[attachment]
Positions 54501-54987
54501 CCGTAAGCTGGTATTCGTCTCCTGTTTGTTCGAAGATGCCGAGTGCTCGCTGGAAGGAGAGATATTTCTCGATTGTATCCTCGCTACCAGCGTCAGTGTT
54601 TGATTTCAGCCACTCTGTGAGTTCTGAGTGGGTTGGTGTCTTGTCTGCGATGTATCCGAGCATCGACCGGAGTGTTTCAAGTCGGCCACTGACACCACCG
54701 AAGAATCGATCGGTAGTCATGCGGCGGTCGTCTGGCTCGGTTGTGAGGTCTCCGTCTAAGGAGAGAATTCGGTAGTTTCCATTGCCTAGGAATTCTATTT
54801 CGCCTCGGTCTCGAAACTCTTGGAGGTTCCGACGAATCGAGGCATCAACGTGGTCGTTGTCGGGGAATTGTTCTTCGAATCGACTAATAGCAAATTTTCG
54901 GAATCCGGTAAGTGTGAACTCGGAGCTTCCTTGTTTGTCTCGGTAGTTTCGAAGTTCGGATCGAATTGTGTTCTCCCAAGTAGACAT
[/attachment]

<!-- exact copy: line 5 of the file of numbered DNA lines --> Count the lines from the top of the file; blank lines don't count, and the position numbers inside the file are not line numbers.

54801 CGCCTCGGTCTCGAAACTCTTGGAGGTTCCGACGAATCGAGGCATCAACGTGGTCGTTGTCGGGGAATTGTTCTTCGAATCGACTAATAGCAAATTTTCG